This is a story I'm still quite fond of and will finish one day as soon as I can figure out what's wrong with the storyline I have so far.
He saw her first when he was thirteen. As Jehar was his witness, if he’d known what it would cost, he would never have looked.
Nikki knocked on the door of the Nepara house.
He didn’t know it was the Nepara house. To him, he was just performing one of the many tasks that Gerring had set for him today. He clutched the precious bag of spice tight, mindful of Gerring’s warning that any lost bags would be taken out of his hide.
The door swung open and a skinny man of middle-age scowled at him. “What is it?”
Nikki held up the bag for the man’s inspection. “Spice deliv’ry, sir.”
“You came to the wrong door. This is the tradesman’s entrance.”
Nikki didn’t see the difference. He looked at the man and grinned.
The man sighed and beckoned him in. “Well, come on, then.”
The boy stepped inside and gawked at the smooth colorful tiles on the floor under his bare feet.
“You got yellow hair. You a Camdian?”
The man looked at him with narrow gaze, as if to be found with any other birthplace than Camdia was suspicious.
“Don’t know, sir. I was found on a doorstep,” Nikki said sunnily.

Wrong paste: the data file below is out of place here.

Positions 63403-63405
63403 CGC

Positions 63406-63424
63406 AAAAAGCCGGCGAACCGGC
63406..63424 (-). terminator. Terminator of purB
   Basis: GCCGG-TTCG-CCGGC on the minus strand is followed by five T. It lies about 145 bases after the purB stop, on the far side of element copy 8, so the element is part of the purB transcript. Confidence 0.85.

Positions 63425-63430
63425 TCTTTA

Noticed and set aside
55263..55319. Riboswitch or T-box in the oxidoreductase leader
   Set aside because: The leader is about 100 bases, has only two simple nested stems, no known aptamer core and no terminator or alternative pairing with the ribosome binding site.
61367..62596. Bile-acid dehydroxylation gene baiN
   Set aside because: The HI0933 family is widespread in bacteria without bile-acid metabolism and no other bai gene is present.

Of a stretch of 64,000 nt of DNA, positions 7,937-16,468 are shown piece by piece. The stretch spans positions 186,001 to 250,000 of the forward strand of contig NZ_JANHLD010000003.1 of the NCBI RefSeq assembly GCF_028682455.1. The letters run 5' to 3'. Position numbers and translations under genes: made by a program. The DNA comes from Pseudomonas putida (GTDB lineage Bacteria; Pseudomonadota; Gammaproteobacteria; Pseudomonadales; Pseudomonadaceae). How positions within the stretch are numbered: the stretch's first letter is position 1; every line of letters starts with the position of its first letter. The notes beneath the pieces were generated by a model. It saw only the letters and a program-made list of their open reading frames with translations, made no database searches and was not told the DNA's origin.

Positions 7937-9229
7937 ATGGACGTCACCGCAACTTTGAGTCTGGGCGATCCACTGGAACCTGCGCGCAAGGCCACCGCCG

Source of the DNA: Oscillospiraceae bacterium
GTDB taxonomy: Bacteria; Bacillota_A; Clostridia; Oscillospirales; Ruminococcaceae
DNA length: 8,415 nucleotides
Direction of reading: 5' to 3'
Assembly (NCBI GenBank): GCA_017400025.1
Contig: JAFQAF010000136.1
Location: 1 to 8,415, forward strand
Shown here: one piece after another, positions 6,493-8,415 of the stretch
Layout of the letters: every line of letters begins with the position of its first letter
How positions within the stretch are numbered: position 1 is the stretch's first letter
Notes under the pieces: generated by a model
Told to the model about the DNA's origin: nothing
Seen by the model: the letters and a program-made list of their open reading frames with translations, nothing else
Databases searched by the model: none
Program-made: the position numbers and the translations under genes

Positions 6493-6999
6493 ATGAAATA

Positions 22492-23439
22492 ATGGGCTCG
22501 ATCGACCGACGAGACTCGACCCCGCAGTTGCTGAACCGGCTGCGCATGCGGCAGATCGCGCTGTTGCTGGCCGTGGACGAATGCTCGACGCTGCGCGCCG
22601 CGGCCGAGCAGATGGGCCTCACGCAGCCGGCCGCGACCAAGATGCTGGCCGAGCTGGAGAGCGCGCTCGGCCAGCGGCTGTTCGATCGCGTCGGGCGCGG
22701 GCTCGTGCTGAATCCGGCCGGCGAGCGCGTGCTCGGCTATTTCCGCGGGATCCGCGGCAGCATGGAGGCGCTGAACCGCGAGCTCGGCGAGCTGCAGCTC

The man’s lips twisted up as if he had tasted something unpleasant.
“Oh. Don’t touch anything. Cook’s down the hall and to your left.”
Since the man didn’t seem disposed to show him in person, Nikki pattered down the hall. He admired the tiles in the floor and the smooth walls on either side.
Lowertown didn’t rise to anything like this. Gerring’s shop consisted of rough wood and even more rough plaster.
Nikki reached a place where the hall was bisected by another hallway and paused. He now had three choices for direction and found he’d forgotten which way the man had said to go. Sweat popped out on his brow. He had to deliver that spice! If he didn’t, Gerring would leave welts the size of cakes on his back.
At last, he chose a direction. The new direction took him to a large room even more splendid than the hall. The ceiling rose way above his head and ended in a colored glass dome that let in the sunlight. The tiles on the floor gleamed with a high, smooth sheen. Plants and statuary and elaborately carved tables decorated the room. At the other end, a set of stairs with granite risers and gold-encrusted wooden rails and balusters made a graceful spiral to a second floor balcony that overlooked the open area.
Nikki’s mouth fell open and he stared.
A girl leaned over the railing of the second floor balcony and looked down at him with a friendly smile. She wore something that shimmered in the sun pouring through the dome above, and her eyes were a deep chocolate.
Nikki’s lips trembled into a little smile.
“Wait, I’ll come down,” the girl said.